The Bank and the Fund have undertaken a number of steps to raise awareness of AML/CTF issues in member countries and are providing technical assistance to countries to strengthen AML/CTF regimes.

One of the more innovative AML/CTF training programs piloted by the World Bank was a training series delivered by the Global Distance Learning Network (GDLN). Such training programs are delivered over videoconference facilities, and a successful program series was designed specifically for four Central Asian countries and delivered between May and December 2003.

In 2003, the Bank continued the Global Dialogue Series, in order to bring together, by videoconference, leading experts and senior country officials responsible for formulating public policy on AML/CTF for a constructive exchange of ideas. Five Global Dialogues have been held since January 2003 for countries in the Middle East and North Africa, Latin America and Caribbean, and East Asia and the Pacific. Government officials from a total of 24 countries have participated in these Dialogues.

In February 2003, the Bank organized a targeted AML/CTF workshop in Ljubljana, Slovenia, for countries of southeast Europe. This conference was sponsored by the Center for Excellence in Finance, the Slovenian FIU and the Bank. The workshop was focused on helping this group of countries learn "best practices" in building AML/CTF regimes incorporating first-hand experiences about the particular challenges in their region.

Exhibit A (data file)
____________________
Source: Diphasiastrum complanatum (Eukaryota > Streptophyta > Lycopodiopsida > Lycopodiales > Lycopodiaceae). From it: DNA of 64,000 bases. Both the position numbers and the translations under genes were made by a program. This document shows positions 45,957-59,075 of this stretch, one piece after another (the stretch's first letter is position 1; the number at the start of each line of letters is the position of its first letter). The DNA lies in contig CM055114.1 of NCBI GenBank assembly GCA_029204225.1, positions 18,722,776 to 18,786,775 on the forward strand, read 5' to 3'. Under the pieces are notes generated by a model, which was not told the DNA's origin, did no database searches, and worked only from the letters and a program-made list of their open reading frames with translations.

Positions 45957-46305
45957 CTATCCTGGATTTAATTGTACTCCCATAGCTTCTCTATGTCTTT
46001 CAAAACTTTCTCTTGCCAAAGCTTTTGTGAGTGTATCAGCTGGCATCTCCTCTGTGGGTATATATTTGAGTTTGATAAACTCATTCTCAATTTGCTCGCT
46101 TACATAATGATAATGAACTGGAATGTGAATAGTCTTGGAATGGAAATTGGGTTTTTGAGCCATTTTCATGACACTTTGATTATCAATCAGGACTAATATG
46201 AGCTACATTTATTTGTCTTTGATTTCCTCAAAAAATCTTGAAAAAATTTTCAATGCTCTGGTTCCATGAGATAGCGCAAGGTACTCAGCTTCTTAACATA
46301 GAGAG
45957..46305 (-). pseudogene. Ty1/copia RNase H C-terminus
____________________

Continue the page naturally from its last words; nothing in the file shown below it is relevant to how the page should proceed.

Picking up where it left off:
During calendar year 2003, the Bank/Fund organized and participated in training programs for ESAAMLG, CFATF, APG, GAFISUD, and GIABA (the nascent FSRB in West Africa). These training programs are expected to continue during 2004 as the FSRBs adopt the revised FATF Recommendations and assessment methodology. In addition to training for FSRBs (which involved legal, regulatory and FIU training), an increasing number of regional projects also involved capacity building for financial sector regulators as well as legislative drafting training on CT.